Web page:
Following the recent 40th instalment of Sydney’s most colossal celebration of colour and sexual identity, Queer Screen now brings the 25th Mardi Gras Film Festival to Canberra to showcase some of the best features from the 2018 program.
On the weekend of the 23-25 March, the National Film and Sound Archive will be looking both back and beyond with five films which cast a multi-faceted and multi-cultural eye over contemporary queer society as well as the origins of one of its most important modern movements: the Mardi Gras.
Opening the selection at 7 pm on Friday 23 March will be a very special NFSA digital 2K restoration of Witches, Faggots, Dykes and Poofters (1980) which proudly recounts the roots of the very first Mardi Gras as told firsthand by those who were there on 24 June, 1978. This 45-min documentary from Digby Duncan paints a picture of political activism, individual persecution, bold resistance and daring outfits. Rated M.
Signature Move (2017) from Jennifer Reeder is the very definition of a multi-cultural lesbian love story. Zaynab and Alma, a Pakistani-American immigration lawyer and a fiery Mexican-American bookstore owner respectively, find themselves falling for each other after a night of tequila-infused romance. In very contrasting stages of sexual honesty and disclosure with their culturally distinct families, the complicated love story tests mother-daughter relationships and expectations. With the added spice of lucha-libre wrestling, this is far from generic viewing. Screening 24 March at 6 pm. Rated M.
Immediately following at 8 pm will be a screening of A Moment in the Reeds (2017) from first-time Finnish writer-director-producer-editor Mikko Makela. This additional cross-cultural inclusion focuses on Leevi in his return from France to his mother-country, Finland (recently voted the happiest country on earth), to assist his father with summer cottage renovations. In the course of his work, he is paired with newly-hired Syrian asylum-seeker, Tareq. Leevi wants to return to the city of love and Tareq struggles to adapt in his adoptive homeland but, as they work alongside one another, infatuation blossoms and bonds entangle. Rated R.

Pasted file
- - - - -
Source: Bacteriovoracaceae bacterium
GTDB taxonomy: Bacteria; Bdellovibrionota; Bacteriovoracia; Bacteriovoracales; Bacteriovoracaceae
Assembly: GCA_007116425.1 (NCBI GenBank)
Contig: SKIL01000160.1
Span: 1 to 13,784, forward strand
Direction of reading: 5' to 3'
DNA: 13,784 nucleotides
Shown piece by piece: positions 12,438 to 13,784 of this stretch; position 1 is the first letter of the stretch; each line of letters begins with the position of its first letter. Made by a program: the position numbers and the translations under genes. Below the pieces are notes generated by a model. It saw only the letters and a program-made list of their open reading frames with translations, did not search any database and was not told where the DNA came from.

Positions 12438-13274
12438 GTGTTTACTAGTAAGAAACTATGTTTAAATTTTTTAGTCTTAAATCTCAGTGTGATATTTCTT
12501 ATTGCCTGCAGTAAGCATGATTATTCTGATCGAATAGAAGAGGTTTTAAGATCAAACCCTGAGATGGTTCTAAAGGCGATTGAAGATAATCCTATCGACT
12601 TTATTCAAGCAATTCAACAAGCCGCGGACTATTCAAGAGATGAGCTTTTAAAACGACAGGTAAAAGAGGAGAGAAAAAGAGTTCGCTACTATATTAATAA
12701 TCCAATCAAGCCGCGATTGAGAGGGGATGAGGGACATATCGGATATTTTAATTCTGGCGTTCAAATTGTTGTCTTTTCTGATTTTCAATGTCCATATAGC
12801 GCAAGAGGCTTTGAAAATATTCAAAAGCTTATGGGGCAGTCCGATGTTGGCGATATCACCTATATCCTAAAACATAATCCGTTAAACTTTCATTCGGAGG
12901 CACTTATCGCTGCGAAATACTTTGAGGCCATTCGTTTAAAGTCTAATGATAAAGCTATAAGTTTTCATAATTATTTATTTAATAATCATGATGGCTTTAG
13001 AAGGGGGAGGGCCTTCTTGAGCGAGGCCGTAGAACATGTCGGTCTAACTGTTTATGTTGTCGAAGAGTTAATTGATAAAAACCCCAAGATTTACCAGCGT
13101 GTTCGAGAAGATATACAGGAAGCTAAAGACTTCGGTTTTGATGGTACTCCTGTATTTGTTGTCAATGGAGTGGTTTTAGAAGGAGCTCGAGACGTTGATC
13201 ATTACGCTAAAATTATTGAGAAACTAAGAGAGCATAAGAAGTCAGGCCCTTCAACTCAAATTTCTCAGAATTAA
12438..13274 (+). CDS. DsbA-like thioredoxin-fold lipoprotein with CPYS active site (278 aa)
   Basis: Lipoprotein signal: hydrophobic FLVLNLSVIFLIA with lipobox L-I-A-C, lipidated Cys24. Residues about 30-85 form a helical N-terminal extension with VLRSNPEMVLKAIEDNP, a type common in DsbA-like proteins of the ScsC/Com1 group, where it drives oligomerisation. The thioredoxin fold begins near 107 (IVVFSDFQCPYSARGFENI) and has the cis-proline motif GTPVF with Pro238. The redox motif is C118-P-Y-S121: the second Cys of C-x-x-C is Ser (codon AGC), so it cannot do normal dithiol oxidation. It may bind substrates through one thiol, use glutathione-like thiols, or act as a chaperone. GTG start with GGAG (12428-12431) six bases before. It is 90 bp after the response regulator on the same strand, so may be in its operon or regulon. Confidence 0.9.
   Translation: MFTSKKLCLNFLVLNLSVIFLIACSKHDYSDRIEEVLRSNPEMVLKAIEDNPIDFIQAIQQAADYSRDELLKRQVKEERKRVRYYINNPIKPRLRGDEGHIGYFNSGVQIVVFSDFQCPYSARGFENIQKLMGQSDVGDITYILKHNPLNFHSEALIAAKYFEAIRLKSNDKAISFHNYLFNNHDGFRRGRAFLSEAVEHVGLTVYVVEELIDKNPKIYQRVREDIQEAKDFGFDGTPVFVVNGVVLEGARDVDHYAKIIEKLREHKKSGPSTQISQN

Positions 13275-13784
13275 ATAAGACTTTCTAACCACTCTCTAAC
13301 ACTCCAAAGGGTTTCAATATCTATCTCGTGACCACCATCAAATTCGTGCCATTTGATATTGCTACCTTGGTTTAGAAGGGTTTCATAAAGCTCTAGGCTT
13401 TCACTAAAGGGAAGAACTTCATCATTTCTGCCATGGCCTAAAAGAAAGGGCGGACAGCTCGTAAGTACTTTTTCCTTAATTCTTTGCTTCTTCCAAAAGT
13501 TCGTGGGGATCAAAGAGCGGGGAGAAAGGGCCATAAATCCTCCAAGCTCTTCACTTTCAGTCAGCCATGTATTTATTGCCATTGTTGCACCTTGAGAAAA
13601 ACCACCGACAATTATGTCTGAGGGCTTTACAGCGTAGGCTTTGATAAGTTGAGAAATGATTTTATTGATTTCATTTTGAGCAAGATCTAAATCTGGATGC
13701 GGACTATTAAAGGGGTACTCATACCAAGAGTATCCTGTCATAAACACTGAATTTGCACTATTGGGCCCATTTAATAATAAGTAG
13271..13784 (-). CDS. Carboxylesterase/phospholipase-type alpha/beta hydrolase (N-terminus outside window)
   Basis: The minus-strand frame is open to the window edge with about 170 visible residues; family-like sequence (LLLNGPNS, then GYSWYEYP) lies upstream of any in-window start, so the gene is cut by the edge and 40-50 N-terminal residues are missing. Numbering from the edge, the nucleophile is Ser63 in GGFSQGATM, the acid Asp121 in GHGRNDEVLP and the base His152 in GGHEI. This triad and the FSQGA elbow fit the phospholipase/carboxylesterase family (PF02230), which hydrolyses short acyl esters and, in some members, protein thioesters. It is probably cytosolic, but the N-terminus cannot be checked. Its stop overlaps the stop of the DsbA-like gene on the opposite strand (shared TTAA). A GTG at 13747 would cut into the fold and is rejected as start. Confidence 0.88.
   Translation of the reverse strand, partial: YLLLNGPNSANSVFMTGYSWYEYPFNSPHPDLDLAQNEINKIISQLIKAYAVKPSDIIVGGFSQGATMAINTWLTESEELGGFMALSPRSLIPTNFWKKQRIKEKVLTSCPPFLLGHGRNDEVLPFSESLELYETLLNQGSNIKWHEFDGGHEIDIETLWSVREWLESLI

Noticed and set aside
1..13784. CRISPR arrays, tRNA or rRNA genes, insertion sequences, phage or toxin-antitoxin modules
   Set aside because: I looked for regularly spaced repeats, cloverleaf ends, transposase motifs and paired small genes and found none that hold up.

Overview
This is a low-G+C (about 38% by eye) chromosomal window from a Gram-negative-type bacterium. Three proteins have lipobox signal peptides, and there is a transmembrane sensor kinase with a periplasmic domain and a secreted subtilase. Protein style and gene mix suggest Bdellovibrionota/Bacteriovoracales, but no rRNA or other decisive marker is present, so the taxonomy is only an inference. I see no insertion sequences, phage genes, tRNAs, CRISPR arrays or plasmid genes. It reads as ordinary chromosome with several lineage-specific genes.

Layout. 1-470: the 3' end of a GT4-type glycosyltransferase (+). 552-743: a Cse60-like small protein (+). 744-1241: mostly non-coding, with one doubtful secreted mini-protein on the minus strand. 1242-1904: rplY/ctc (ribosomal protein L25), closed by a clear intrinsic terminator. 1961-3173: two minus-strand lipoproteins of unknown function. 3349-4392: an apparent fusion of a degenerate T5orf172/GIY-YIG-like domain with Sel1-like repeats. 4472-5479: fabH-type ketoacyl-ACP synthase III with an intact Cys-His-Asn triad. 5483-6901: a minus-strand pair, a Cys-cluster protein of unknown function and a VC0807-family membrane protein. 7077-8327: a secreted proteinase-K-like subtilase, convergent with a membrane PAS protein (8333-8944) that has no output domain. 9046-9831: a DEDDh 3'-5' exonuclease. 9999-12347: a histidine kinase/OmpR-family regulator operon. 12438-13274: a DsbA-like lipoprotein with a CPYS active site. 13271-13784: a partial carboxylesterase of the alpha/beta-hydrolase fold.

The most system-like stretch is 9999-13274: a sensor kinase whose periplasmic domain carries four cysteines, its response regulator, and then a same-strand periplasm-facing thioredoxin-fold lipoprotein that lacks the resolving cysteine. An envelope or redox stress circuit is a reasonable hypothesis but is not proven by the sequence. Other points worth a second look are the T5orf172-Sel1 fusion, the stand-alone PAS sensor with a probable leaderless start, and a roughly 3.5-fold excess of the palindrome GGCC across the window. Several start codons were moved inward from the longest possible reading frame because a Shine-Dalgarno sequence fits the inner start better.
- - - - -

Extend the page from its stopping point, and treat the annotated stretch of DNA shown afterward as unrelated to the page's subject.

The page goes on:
Jennifer M Kroot’s documentary The Untold Tales of Armistead Maupin (2018) tells the true-life tale of gay-fiction icon Armistead Maupin and his relationship with the city that made him: San Francisco. Creator of the Tales of the City newspaper column which would come to be known worldwide through subsequent TV and book adaptations, Maupin dissects all manner of things personally relevant and inextricably entwined with the gay community of 70s/80s San Fran: his conservative upbringing juxtaposed against gay bathhouses and supermarket cruising, the AIDS epidemic and Hollywood affairs with Rock Hudson. Sprinkled with the contributions of many of Maupin’s closest – Sir Ian McKellen, Neil Gaiman, Olympia Dukakis and Laura Linney – this is clearly and queerly a love letter to Armistead. Screening 4 pm on Sunday March 25. Rated MA 15+.
Closing the weekend is Sensitivity Training (2017), the debut feature-film from Melissa Finell and starring Australian Anna Lise Phillips (Harrow, Animal Kingdom, The Devil’s Playground). Following the untimely passing of a co-worker, misanthropic microbiologist Dr. Serena Wolfe is thrown together with her complete antithesis. Forced to undergo sensitivity training with Caroline – effectively her polar opposite – Serena’s tempestuous temperament is contrasted against Caroline’s sunny disposition and altogether diametric demeanour. Described as a comedy about friendship and bacteria, will this odd couple manage to cultivate a friendship, or maybe even something more? Screening at 6 pm. Rated MA15+